The direct compression method was used to prepare tablets containing pioglitazone microspheres. Batch F3 was used for the preparation of tablets, as it exhibited a higher drug release of 98.30%. Microspheres equivalent to 30 mg were mixed well with other calculated amounts of excipients and compressed by using an 8mm punch on a rotary press tablet machine. Compositions used in the formulation of the tablet are shown in [Table 2].[21]
Table 2: Compositions of tablet containing pioglitazone microspheres

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Fourier transform infrared spectroscopy

To check the interaction between pioglitazone microspheres and excipients used in the preparation of tablets, FT-IR studies were performed. IR spectra were recorded on FT-IR (Jasco 4600, Japan) by scanning in the range between 4000 and 650 cm−1.[22]

Precompression studies

The powder blend was evaluated for different flow properties which included angle of repose, bulk density, tapped density, compressibility index, Hausner’s ratio, and drug content.[23]

Evaluation of tablets containing pioglitazone microspheres

Thickness and hardness

Thickness of the prepared tablets was determined by using Vernier caliper. Hardness and crushing strength of the tablets were measured using a Monsanto hardness tester. Three tablets from each formulation batch were tested randomly, and an average reading was noted.

Weight variation

Weight variation test was performed by weighing 20 tablets individually, calculating average weight, and comparing the individual tablet weight to the average weight.


Twenty tablets weighed were weighed, placed in a Roche friabilator, and rotated at 25 rpm for 4 min. The tablets were then dedusted and reweighed, and the percentage of weight loss was calculated. The percentage friability of the tablets was measured as per the following formula:

Disintegration time

The tablet was placed in a beaker containing 20 mL of phosphate buffer (pH 7.4) at 37±0.5°C. Time for complete disintegration of the tablet was measured in triplicate.[24]

Drug content

Five tablets from each formulation were weighed individually and crushed to a fine powder. Powder equivalent to 30 mg of pioglitazone was transferred into a 100 mL volumetric flask and extracted using phosphate buffer (pH 7.4). This solution obtained was filtered, and the filter was suitably diluted with phosphate buffer (pH 7.4). Finally, the solution was analyzed by measuring the absorbance at 269 nm by a UV–visible spectrophotometer.[25]

In vitro dissolution study

In vitro release of drugs from tablets was monitored by using USP apparatus type II (paddle). Phosphate buffer (pH 7.4) was used as a dissolution media. The whole assembly was maintained at 37 ± 0.5°C with a stirring rate of 50 rpm. The sample was withdrawn at a predetermined time 10 min for 120 min and replaced immediately with the same volume of fresh buffer medium to maintain sink condition. Finally, appropriate dilutions were made and analyzed by spectrophotometrically at 269 nm.[26]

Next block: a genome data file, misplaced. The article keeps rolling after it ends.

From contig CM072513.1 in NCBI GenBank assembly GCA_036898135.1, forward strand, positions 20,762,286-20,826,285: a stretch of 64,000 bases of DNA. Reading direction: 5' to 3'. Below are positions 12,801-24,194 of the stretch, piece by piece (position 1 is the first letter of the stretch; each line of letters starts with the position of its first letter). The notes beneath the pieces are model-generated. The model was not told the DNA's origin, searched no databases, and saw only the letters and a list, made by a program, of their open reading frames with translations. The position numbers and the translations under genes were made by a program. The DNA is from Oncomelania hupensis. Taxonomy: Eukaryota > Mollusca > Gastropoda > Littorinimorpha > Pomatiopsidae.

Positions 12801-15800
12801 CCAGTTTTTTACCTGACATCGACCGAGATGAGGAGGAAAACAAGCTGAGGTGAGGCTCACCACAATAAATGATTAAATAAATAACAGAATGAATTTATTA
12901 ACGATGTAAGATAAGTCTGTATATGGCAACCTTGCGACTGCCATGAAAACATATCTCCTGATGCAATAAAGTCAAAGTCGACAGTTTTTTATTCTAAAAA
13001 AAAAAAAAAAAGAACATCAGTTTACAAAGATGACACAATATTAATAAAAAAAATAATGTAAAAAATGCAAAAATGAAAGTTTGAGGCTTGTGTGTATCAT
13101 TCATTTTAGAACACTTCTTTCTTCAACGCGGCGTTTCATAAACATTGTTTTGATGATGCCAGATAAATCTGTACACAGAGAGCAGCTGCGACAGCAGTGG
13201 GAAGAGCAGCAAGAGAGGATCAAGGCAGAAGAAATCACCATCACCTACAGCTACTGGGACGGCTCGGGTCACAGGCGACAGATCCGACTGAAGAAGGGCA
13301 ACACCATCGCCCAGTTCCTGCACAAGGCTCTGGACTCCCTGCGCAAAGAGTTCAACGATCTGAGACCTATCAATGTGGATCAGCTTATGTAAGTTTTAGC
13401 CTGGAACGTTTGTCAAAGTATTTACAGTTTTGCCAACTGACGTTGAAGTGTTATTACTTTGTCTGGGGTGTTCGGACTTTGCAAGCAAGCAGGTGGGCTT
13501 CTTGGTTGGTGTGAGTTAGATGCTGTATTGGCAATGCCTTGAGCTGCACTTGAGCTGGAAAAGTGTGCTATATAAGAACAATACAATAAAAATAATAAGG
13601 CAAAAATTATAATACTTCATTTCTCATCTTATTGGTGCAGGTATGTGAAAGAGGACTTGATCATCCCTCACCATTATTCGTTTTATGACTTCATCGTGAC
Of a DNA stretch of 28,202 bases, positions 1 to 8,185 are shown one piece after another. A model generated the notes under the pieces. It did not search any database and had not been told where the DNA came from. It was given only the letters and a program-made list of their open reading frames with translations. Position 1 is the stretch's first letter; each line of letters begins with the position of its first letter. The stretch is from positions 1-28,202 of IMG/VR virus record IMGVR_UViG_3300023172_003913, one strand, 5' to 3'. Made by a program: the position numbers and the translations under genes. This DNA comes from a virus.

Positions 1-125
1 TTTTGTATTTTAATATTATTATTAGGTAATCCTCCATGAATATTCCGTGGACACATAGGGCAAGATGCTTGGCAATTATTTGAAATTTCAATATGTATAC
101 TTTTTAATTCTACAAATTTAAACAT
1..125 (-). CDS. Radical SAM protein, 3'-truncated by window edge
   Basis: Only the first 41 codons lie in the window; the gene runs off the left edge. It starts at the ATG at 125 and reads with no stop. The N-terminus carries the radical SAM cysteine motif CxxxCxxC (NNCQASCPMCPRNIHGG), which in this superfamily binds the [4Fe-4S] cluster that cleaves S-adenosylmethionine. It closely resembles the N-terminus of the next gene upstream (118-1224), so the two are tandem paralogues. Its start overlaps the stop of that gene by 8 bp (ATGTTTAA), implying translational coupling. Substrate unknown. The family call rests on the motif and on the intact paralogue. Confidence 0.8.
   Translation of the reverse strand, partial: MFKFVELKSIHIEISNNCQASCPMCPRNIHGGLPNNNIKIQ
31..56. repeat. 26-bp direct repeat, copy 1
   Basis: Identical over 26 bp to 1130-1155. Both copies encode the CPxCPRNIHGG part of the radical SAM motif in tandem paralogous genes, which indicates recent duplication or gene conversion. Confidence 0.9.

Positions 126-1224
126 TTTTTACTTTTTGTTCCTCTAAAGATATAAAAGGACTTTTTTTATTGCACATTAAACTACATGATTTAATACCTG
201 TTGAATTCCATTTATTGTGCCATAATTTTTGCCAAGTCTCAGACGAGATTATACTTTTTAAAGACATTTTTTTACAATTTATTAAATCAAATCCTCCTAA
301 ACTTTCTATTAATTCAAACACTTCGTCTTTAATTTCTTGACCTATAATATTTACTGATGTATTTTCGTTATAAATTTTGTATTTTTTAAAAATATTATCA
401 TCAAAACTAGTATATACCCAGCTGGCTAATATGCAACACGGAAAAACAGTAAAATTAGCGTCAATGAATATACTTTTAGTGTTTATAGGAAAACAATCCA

Results and Discussion Top

FT-IR studies

FT-IR spectrum of pioglitazone HCl is shown in [Figure 1]A, FT-IR spectrum of pure drug pioglitazone exhibits characteristics peak at 3250 cm−1, 2933 cm−1, 2848 cm−1, and 2200 cm−1 due to N–H cyclic stretching, C–H stretching, C–H aliphatic stretching, C=N aromatic stretching, respectively. Whereas, 1685 cm−1, 1614 cm−1, 1316 cm−1, and 1240 cm−1 were to be noted for C=O amide stretching, C=C stretching, C=C bending, C–S bending, respectively [Table 3]. All peaks observed in IR spectra confirmed the purity of pioglitazone HCl. The FT-IR spectrum of prepared formulation showed no significant difference in the parent peaks compared with pure drug IR spectra. From the FT-IR spectroscopic study of drugs and polymers, it can be concluded that there is no chemical interaction between drug and polymers. However, drugs and polymers used in this study are compatible to each other [Figure 1].
Figure 1: FT-IR spectra of (A) pure pioglitazone, (B) physical mixture, (C) tablet formulation

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Table 3: Interpretation of IR spectra of pioglitazone

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Entrapment efficiency

The entrapment efficiency of the formulated microsphere batches is highlighted in [Figure 2]A. It was observed that Batch F1 showed minimum entrapment efficiency, i.e., 80.20% and batch F2 exhibited maximum entrapment efficiency of 92.15%. However, the F2 batch comprises of only Eudragit RL100 at a concentration of 1000 mg [Table 1], which may attribute to its entrapment efficiency.
Figure 2: (A) Entrapment efficiency of formulated microspheres,(B)Percent yield of formulated microsphere batches, (C)Saturation solubility of batches F1-F4 and Pure drug

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Percent yield